Abstract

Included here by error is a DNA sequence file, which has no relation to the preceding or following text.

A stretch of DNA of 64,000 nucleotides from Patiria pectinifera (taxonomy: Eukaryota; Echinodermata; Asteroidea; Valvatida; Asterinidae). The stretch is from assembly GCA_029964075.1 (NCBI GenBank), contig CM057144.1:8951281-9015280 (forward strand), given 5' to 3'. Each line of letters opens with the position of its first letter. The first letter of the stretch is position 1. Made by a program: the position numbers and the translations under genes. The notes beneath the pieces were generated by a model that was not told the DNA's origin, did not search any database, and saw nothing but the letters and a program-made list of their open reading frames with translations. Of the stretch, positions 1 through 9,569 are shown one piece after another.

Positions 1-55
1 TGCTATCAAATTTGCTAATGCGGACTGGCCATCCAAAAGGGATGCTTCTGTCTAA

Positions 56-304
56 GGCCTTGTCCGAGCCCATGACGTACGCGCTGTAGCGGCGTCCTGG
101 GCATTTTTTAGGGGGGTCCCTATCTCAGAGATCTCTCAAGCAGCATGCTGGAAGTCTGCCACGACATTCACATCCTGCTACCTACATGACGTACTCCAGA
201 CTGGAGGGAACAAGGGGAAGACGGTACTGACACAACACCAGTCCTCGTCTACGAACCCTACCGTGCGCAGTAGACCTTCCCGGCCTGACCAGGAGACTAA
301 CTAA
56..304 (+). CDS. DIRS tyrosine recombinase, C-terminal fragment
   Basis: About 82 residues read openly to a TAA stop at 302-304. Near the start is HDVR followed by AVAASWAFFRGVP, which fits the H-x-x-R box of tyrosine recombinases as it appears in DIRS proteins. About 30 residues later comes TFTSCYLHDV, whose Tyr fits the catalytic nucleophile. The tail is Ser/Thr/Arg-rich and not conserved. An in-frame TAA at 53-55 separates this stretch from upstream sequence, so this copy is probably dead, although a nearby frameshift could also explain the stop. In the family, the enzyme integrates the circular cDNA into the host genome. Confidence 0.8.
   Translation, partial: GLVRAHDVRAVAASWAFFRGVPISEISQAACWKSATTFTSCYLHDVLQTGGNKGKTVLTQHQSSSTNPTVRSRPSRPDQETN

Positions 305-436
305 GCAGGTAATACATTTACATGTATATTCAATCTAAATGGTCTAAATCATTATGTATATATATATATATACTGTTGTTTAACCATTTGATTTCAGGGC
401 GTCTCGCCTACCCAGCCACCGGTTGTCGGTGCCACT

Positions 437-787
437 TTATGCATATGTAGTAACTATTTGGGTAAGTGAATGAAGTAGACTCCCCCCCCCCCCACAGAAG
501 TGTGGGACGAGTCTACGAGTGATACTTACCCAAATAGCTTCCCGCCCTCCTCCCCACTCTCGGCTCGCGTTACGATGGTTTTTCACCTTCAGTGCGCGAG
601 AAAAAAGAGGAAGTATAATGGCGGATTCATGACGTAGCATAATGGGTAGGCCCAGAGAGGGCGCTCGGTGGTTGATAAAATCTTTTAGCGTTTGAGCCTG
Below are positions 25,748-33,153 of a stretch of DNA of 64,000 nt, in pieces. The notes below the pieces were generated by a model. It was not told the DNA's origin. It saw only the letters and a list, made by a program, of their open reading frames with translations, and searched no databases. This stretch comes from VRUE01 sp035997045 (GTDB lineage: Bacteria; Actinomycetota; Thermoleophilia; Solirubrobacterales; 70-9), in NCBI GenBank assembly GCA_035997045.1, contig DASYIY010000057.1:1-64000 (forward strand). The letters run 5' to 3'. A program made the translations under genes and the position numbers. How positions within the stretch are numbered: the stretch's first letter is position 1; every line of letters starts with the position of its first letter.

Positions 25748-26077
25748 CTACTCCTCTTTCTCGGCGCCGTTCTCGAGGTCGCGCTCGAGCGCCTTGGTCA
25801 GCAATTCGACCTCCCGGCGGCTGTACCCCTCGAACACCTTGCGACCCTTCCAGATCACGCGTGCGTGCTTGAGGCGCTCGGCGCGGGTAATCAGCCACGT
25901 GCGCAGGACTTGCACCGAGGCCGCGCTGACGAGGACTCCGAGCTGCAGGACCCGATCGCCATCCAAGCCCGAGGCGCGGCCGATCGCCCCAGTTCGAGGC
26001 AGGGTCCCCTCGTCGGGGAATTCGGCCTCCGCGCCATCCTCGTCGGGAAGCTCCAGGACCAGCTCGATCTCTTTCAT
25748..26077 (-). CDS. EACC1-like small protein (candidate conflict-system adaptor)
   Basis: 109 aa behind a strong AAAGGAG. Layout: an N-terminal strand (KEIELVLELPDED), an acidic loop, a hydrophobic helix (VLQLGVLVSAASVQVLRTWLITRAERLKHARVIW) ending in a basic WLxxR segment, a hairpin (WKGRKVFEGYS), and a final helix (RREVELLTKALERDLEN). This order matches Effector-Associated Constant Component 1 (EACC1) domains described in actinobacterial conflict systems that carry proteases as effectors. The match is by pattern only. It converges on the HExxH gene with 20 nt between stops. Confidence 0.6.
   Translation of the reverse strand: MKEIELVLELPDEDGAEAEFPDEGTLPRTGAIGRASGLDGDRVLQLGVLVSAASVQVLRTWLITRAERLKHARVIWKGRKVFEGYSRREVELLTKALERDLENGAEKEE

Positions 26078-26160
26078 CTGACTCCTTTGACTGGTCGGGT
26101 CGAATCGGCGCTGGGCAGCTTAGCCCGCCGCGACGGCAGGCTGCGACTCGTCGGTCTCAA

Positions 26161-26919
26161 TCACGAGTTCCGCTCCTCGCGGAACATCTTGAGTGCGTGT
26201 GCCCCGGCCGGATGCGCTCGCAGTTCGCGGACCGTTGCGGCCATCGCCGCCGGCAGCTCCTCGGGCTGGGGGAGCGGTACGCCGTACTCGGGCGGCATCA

Introduction. Selenium is an essential trace mineral for human and animal health, is part of the selenoproteins, that have an antioxidant function, and also prevent and reduce the damage caused by free radicals in the organism. Objective. The objective was to evaluate the effect of the dietary supplementation with organic selenium in layer hens on the productive performance, egg quality and its transfer to the egg for human consumption. Materials and methods. Two trials were performed with flocks of 33 000 ISA Brown hens (of 32 and 40 weeks of age), in Alajuela province, Costa Rica, during the first semester of 2013. After a control period (four weeks), the diet was supplemented with 0.4 ppm of organic selenium (three weeks for adaptation and three weeks for enrichment), with a withdraw period (three weeks). Laying percentage, accumulated eggs, mortality, feed intake, egg weight and mass and feed conversion were monitored weekly; a sample of fifty birds per flock was used to evaluate body weight. Haugh units, shell thickness and yolk color were determined weekly in fifteen fresh eggs, fifteen seven days-old-eggs and fifteen fourteen-days-old eggs. The selenium concentration in eggs was measured in the three periods (six eggs per period). Results. No variations were observed on production performance parameters that can be attributable to the addition of the selenium. The dietary supplementation with organic selenium increased the egg content of this mineral, which varied from not being detected during the control period on both trials, to 0.14 µg/g and 0.39 µg/g during the supplementation period, respectively. The egg storage affected significantly (p<0.05) Haugh units and yolk color in both trials, and in trial 1 also affected egg weight and mass. Conclusion. Dietary supplementation of laying hens with organic selenium can lead to the production of added-value eggs.